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Echoing sentiments from across the Atlantic earlier in the year, the head of British intelligence spy agency GCHQ has made calls for greater access to mobile phones to tackle crime, stating, “privacy has never been an absolute right.”
Writing in a Financial Times editorial, Robert Hannigan argued that the industry needs to address “some uncomfortable truths” about balancing privacy against protecting citizens. “To those of us who have to tackle the depressing end of human behavior on the internet, it can seem that some technology companies are in denial about its misuse,” Hannigan wrote.
“Techniques for encrypting messages or making them anonymous which were once the preserve of the most sophisticated criminals or nation states now come as standard,” argued Hannigan, before explaining what he sees as the best outcome.
“GCHQ and its sister agencies, MI5 and the Secret Intelligence Service, cannot tackle these challenges at scale without greater support from the private sector, including the largest US technology companies which dominate the web,” Hannigan wrote, adding that if they want to meet the challenge of ‘violent extremism or child exploitation’, “it means coming up with better arrangements for facilitating lawful investigation by security and law enforcement agencies than we have now.”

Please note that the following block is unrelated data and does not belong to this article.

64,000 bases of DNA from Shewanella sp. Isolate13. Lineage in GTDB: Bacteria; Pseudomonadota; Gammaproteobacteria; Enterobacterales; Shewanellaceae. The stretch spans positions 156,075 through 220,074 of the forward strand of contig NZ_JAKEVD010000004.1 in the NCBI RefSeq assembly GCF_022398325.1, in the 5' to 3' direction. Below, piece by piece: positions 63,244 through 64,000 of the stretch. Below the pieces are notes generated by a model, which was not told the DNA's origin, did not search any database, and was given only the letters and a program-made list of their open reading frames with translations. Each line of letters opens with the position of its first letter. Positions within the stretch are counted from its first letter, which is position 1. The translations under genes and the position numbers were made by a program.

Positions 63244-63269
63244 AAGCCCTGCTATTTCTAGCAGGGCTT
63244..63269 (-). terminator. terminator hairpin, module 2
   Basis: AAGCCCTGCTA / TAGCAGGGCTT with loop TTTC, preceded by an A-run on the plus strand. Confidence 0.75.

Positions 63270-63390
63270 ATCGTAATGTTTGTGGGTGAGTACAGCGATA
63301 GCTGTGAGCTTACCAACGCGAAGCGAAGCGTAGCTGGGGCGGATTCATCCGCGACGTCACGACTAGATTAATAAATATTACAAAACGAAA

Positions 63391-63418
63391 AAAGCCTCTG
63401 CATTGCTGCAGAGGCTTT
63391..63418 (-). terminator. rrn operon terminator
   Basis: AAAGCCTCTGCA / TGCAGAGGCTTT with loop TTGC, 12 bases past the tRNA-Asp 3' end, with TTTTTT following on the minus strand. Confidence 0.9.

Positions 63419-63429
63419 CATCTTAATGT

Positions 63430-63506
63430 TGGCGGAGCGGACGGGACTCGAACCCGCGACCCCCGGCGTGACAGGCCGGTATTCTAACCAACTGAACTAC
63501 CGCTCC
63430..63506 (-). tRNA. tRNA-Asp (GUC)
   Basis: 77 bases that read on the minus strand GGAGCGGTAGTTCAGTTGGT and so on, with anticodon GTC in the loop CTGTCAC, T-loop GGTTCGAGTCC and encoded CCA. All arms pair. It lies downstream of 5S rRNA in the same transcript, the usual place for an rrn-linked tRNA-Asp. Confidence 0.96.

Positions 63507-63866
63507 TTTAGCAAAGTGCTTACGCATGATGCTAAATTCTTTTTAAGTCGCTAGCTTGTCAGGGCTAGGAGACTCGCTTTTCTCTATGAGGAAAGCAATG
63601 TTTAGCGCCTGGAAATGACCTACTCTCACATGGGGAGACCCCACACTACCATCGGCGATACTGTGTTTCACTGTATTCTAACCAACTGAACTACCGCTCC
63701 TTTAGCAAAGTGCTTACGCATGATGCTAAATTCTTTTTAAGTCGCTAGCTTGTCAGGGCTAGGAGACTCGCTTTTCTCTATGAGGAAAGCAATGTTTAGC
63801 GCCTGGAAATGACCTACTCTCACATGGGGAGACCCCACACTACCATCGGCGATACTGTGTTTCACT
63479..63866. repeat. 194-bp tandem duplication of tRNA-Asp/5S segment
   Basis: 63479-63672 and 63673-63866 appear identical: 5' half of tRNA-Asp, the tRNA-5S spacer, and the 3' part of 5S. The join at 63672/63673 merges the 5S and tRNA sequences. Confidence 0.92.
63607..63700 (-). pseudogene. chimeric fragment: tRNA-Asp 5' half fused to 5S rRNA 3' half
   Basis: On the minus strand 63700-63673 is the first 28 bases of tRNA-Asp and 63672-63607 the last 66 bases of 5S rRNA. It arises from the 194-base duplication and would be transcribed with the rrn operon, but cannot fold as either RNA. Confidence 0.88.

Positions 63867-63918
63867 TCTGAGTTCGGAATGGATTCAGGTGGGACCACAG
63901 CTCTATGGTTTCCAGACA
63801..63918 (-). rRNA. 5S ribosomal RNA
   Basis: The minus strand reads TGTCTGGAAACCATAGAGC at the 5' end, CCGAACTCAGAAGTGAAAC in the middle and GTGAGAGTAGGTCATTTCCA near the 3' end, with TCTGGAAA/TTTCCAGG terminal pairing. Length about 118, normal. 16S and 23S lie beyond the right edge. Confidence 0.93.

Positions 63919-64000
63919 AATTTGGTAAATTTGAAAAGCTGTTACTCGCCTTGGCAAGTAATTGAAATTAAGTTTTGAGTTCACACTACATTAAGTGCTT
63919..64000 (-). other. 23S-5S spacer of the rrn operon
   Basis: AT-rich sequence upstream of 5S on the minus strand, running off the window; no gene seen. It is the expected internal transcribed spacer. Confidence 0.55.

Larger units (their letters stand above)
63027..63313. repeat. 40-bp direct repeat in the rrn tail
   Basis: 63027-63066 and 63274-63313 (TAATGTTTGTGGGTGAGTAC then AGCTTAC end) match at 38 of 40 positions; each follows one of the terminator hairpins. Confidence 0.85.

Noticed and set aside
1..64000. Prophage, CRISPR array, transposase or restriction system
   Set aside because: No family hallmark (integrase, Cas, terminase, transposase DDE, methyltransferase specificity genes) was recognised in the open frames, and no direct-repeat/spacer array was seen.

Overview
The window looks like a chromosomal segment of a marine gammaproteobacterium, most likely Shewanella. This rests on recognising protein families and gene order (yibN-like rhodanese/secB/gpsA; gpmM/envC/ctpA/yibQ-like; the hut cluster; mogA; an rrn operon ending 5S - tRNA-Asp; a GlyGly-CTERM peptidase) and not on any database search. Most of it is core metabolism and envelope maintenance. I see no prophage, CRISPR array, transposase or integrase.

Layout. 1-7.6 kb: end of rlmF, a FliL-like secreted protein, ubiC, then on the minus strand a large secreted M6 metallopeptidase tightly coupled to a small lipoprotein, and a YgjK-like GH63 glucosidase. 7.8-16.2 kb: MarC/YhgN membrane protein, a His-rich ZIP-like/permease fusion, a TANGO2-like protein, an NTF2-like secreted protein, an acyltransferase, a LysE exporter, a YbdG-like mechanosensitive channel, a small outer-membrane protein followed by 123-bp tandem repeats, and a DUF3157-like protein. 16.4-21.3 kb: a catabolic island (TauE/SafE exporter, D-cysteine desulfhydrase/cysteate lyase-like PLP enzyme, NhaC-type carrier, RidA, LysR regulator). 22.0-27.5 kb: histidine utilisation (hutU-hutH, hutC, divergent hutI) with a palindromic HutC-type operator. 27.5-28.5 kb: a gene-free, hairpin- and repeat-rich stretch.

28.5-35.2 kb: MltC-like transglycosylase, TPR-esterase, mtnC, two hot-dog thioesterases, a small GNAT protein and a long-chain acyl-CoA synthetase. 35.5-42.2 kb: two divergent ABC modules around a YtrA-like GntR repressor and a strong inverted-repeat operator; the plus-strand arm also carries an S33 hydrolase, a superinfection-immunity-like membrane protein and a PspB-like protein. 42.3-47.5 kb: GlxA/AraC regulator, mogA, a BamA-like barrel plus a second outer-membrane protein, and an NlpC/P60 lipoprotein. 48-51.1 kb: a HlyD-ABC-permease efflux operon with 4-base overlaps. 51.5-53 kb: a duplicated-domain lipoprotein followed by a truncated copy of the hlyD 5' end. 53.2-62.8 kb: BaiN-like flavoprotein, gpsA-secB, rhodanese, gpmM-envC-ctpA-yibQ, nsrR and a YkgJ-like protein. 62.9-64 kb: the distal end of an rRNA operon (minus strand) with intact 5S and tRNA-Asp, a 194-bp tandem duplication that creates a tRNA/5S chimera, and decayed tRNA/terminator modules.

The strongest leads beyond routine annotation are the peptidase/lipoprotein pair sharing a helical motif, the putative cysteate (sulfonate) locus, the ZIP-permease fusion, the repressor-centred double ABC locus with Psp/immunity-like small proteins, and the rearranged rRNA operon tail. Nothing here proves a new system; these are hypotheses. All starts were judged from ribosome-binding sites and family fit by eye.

“Better to do it now than in the aftermath of greater violence,” he concludes.
Ars Technica writes that Hannigan’s editorial is a plea to the American tech sector “to assist the fight against terrorism and other crimes by opening up their proprietary networks to government authorities.” The BBC notes that, as yet, “none of the major tech firms has yet responded to Mr Hannigan’s comments.”
The editorial echoes a similar warnings from FBI Director James Comey earlier in the year, where he expressed his concern for increased mobile encryption. “I am a huge believer in the rule of law, but I also believe that no one in this country is beyond the law. What concerns me about this is companies marketing something expressly to allow people to place themselves beyond the law,” Comey told reporters in Washington, back in September.
“I like and believe very much that we should have to obtain a warrant from an independent judge to be able to take the content of anyone’s closet or their smartphone. The notion that someone would market a closet that could never be opened – even if it involves a case involving a child kidnapper and a court order – to me that does not make any sense,” he added.
Author Alan Martin, ESET